djc: thinking in writing

No Close Buttons

Or, How To Turn Your Firefox userChrome.css Hack Into a Neat Little Restart-Less Add-on, in Five Delightfully Simple Steps.

For as long as I can remember, I've had a small number of tweaks set in my Firefox profile's about:config. One of these was the browser.tabs.closeButtons pref, which I had set to 2. By default, Firefox shows a little close button on the right of every tab, but since I pretty much always use a keyboard shortcut to close tabs, these little buttons aren't that helpful, and they end up obscuring parts of their tab's titles. Setting the value to 2 removes all of the buttons.

In Firefox 31 (to be released to the general public in about 12 weeks), this preference has been removed, leading me to look into other ways of removing the buttons. A commenter on the bug noted the CSS required to remove the buttons again, saying that this could be added to the userChrome.css file in a profile. However, I don't really like that solution, since it would require me to port the fix to every computer I use, and it would be easy for me to lose it. Instead, I wanted to put it in an add-on, which would make it easy for me to install on other computers, in addition to being relatively easy to find. As an added benefit, others can benefit from the same add-on.

The result of this is the No Close Buttons add-on, which I put up on AMO yesterday. It was promptly reviewed by a friendly reviewer from the Dutch community, so that it can be installed without trouble. However, it's currently restricted to Firefox 31 and later, since I figured people on earlier versions wouldn't need it. Because it took me a while to piece together everything for what I thought should be a well-documented process (turning simple chrome CSS hacks into an add-on), I figured I'd document the process here.

First off, create a file called install.rdf:

<?xml version="1.0" encoding="utf-8"?>
<!-- This Source Code Form is subject to the terms of the Mozilla Public
   - License, v. 2.0. If a copy of the MPL was not distributed with this
   - file, You can obtain one at http://mozilla.org/MPL/2.0/. -->
<RDF xmlns="http://www.w3.org/1999/02/22-rdf-syntax-ns#" xmlns:em="http://www.mozilla.org/2004/em-rdf#">
  <Description about="urn:mozilla:install-manifest">
    <em:id>no-close-buttons@xavamedia.nl</em:id>
    <em:version>0.1</em:version>
    <em:type>2</em:type>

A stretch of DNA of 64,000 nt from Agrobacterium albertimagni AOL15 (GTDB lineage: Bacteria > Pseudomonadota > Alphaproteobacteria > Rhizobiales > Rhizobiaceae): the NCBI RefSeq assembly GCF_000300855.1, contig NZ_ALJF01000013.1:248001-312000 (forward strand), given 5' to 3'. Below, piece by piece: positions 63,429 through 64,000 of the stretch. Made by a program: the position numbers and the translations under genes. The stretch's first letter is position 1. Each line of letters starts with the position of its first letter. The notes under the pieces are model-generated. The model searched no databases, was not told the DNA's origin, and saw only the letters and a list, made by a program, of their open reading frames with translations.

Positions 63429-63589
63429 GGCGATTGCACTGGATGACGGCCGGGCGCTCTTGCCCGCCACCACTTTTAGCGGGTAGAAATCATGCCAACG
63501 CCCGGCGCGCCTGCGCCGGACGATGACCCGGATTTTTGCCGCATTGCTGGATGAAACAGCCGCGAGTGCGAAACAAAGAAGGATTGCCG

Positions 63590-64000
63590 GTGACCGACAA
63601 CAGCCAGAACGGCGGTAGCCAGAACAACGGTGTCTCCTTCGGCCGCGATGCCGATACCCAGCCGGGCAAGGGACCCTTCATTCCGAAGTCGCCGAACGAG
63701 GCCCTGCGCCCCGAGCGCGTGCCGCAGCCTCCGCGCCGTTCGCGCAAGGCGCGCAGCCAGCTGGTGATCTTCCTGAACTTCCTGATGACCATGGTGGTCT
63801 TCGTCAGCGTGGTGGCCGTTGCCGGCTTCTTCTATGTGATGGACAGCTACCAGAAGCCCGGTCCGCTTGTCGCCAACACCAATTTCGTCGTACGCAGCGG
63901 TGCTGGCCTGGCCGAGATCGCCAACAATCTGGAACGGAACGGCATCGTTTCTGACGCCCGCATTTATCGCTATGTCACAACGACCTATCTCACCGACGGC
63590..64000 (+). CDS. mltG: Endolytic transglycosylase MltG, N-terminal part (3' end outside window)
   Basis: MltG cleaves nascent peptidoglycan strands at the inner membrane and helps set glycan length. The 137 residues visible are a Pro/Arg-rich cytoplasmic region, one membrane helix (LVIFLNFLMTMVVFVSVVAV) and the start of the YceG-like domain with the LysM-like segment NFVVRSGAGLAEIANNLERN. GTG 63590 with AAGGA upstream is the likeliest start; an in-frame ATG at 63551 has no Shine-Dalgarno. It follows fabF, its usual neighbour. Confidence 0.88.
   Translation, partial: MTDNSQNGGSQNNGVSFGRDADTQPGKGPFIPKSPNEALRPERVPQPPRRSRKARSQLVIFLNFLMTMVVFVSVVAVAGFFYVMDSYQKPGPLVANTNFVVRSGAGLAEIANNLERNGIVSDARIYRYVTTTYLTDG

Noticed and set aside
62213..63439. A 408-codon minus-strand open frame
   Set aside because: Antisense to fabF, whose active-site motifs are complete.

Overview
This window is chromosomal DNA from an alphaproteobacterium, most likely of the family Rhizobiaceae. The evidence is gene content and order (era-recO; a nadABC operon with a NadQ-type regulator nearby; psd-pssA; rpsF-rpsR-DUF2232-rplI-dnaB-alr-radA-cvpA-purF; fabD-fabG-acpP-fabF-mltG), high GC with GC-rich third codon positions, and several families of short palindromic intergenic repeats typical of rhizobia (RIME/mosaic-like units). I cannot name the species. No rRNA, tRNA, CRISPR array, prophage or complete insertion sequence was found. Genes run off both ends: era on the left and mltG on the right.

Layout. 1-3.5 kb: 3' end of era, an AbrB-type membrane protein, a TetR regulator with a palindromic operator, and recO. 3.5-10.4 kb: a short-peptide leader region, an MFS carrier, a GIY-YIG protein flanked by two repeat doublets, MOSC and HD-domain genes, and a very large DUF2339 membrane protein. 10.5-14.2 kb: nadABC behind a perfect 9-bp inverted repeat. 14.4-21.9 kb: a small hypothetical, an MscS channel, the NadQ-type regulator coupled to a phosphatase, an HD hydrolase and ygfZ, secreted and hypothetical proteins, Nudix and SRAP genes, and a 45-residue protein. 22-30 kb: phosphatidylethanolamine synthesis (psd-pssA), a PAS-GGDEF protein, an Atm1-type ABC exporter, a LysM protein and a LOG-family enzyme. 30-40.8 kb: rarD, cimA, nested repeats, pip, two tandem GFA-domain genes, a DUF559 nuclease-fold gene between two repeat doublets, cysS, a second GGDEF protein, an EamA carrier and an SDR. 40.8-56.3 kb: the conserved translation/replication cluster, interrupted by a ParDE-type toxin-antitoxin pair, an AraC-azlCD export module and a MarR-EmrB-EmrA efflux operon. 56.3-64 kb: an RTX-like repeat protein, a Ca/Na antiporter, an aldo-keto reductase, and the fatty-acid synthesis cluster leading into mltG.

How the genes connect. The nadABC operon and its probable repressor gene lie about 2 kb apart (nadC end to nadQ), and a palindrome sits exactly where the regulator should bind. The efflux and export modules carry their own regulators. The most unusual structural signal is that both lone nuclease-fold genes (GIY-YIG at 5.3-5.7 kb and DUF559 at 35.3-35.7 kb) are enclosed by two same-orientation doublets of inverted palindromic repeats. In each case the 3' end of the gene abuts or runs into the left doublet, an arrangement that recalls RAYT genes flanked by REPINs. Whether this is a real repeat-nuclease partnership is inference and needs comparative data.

<em:bootstrap>true</em:bootstrap>
    <em:unpack>false</em:unpack>
    <!-- Firefox -->
    <em:targetApplication>
      <Description>
        <em:id>{ec8030f7-c20a-464f-9b0e-13a3a9e97384}</em:id>
        <em:minVersion>31.0a1</em:minVersion>
        <em:maxVersion>31.0</em:maxVersion>
      </Description>
    </em:targetApplication>
    <!-- Front End MetaData -->
    <em:name>No Close Buttons</em:name>
    <em:description>Remove close buttons from tabs</em:description>
    <em:creator>Dirkjan Ochtman</em:creator>
  </Description>
</RDF>

Second, add a file named chrome.manifest, with a single line:

content              no-close-buttons        content/

Third, add some JavaScript code to register and unregister the stylesheet to a file named bootstrap.js:

/* This Source Code Form is subject to the terms of the Mozilla Public
 * License, v. 2.0. If a copy of the MPL was not distributed with this
 * file, You can obtain one at http://mozilla.org/MPL/2.0/. */

'use strict';

var sss = Components.classes["@mozilla.org/content/style-sheet-service;1"].getService(Components.interfaces.nsIStyleSheetService);
var ios = Components.classes["@mozilla.org/network/io-service;1"].getService(Components.interfaces.nsIIOService);
var uri = ios.newURI('chrome://no-close-buttons/content/style.css', null, null);

function startup(data, reason) {
    sss.loadAndRegisterSheet(uri, sss.USER_SHEET);
}

function shutdown(data, reason) {
    sss.unregisterSheet(uri, sss.USER_SHEET);
}

Fourth, add your CSS, to the file named in your bootstrap.js. It should go inside the content directory you've already referenced in the manifest.

.tab-close-button { display: none !important; }

Fifth, and finally, if you zip up the four resulting items (install.rdf, chrome.manifest, bootstrap.js and the content directory), rename the resulting file so that its extension is xpi, and drop it into the extensions directory in your Firefox profile, Firefox should prompt you to install your new add-on!

I cobbled together all these bits and pieces by looking at a small add-on by Benjamin Smedberg (who has a number of UI-related add-ons up on AMO), some code from Stack Overflow, and MDN pages on bootstrapped add-ons and chrome registration. I put the result up on GitHub, any feedback is most welcome.